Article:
Sports

A peak performance


Courtesy of Jacob Tanz
Jacob Tanz takes a break outside Jackson Hole, Wyo., during his bike tour of the Rocky Mountains.

A top-10 finisher in his age group at the arduous Escape From Alcatraz Triathlon a year ago, Jacob Tanz is a man known for rising to a challenge. Last month the Los Altos resident literally took on an even taller task – and conquered it.

Tanz participated in the Ridge of the Rockies Tour, bicycling nearly 2,000 miles through the Rocky Mountains.

“It was my personal Tour de France,” the 66-year-old said. “It was a great trip and a wonderful adventure.”

Tanz noted that he rode 1,776 miles – with 82,706 feet of climbing – over 18 days. The tour took him through six states, starting in New Mexico July 7. Tanz then crossed into Colorado, Utah, Wyoming, Idaho and back into Wyoming before finishing the ride in Montana July 25. There was only one rest day – July 20 at Yellowstone National Park.

“Every day was a different experience, which made things fun,” he said.

Tanz didn’t do it alone; 29 other participants and 10 staffers from organizer Pacific Atlantic Cycling (PAC) Tours of Minnesota were along for the ride as well.

Except for one man in his early 70s, the cyclists were all in their 50s and 60s, according to Tanz, and came from as far as Australia. Many of them had been on a PAC tour before.

First-timer Tanz called the ride “very well organized.” Staffers set up rest stops every 25-28 miles and provided a hearty lunch each day “that fueled us well,” he said.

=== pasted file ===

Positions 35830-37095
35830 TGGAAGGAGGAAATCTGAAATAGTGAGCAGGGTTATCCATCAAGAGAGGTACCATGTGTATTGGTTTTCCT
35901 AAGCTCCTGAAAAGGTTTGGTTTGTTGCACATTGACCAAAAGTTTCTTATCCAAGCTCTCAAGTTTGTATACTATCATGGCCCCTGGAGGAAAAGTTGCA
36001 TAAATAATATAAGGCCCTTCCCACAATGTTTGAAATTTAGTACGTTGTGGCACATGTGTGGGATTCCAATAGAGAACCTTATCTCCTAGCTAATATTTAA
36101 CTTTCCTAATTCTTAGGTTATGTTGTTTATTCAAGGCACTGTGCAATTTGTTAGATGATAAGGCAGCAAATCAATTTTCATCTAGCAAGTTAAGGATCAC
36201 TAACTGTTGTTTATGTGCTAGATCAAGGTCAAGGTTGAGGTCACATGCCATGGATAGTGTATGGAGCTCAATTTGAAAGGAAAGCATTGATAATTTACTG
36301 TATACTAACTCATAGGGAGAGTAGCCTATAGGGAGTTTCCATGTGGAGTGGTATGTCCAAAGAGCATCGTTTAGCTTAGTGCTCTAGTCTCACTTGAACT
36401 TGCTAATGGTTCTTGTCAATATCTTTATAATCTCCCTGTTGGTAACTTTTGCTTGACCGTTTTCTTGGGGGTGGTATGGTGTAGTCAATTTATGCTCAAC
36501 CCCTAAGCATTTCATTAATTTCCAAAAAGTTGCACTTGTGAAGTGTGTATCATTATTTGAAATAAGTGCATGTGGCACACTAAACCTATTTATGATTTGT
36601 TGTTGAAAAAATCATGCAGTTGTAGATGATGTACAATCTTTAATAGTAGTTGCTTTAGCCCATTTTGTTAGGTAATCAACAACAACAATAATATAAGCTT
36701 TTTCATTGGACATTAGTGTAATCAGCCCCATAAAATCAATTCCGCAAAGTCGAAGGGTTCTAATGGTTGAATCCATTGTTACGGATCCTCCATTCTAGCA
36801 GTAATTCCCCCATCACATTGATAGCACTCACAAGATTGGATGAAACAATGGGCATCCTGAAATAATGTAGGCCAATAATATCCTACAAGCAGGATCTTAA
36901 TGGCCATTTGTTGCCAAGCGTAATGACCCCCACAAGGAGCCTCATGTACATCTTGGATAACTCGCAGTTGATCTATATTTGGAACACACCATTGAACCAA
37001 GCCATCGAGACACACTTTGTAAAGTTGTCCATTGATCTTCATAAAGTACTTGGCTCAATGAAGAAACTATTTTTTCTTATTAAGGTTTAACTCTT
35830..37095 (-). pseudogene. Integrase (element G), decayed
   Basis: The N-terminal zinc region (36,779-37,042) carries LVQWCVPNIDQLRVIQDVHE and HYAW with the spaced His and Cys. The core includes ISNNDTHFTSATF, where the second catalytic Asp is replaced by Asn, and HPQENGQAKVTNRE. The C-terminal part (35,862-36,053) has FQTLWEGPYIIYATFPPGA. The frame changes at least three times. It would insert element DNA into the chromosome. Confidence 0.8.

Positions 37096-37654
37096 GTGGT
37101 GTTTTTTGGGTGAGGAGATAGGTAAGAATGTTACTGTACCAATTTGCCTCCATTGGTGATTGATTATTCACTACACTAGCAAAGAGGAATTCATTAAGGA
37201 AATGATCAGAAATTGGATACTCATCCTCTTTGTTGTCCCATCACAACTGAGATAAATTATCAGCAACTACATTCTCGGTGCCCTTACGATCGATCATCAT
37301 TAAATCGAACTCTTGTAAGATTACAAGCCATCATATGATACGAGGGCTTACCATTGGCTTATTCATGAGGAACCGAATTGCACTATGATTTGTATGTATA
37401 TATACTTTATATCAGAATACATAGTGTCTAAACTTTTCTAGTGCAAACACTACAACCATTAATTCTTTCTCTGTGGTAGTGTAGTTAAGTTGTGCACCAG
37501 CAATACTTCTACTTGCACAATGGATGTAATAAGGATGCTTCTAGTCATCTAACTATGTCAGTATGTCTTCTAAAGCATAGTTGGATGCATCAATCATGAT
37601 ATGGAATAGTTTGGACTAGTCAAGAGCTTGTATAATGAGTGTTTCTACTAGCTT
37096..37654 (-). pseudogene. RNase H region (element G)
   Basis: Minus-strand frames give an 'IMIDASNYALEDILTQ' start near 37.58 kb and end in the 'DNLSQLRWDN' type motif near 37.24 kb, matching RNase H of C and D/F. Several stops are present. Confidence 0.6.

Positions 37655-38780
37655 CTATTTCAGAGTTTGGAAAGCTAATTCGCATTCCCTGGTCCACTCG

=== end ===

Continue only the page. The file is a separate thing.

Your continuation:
The tour began in Albuquerque – at an elevation of just more than 5,000 feet – and that was the easy part; the elevation didn’t dip below that until the riders reached Missoula, Mont., (3,232 feet) the second-to-last day. The highest point came toward the end of the first week when they traveled over Coal Bank Pass (10,640 feet) in the Colorado Rockies.

The extreme elevation gain tested Tanz, whose closest experience to it was riding in the Lake Tahoe area.

“I got (to Albuquerque) the day before (the tour), and to really acclimate, you need to go for 30 days,” he said. “I definitely felt the elevation and lack of oxygen, but after a few days, it’s not a big issue.”

Some obstacles only got worse as the days went on, though.

“The big issue is sitting in the saddle for eight hours a day, day after day,” Tanz said. “It can cause problems.”

Pedaling between 54 and 135 miles per day not only made him sore, but also required ample anti-chafing cream, Tanz noted. And on those long rides, the end of the day proved especially challenging.

“Those last 35 miles you really want to get home,” said Tanz, who experienced temperatures as low as 34 degrees in the morning and more than 100 degrees some afternoons. “You want to get to the next hotel and take a shower.”

Yet Tanz always tried to savor the scenery. Unlike the many triathlons he has competed in over the years, the tour wasn’t about making good time but rather having a good time.

“I focused on enjoying the ride and take in the scenery and the sites,” he said. “Some of the passes and mesas in Colorado were gorgeous. I saw the pueblos outside of Santa Fe, the Rio Grande Gorge and the potato farms in Idaho.”

Along the way, Tanz said he spotted llamas, sheep, horses and even bison from the road.

At the final stop, Kalispell, Mont., the riders gathered for dinner and a banquet to say their goodbyes and celebrate what they accomplished. Each of them received a plaque as well.

For Tanz, this tour was just the start. He’s eager to do an even longer one.

“I’d love to do another tour, but something different,” he said. “Maybe a ride across the country.”

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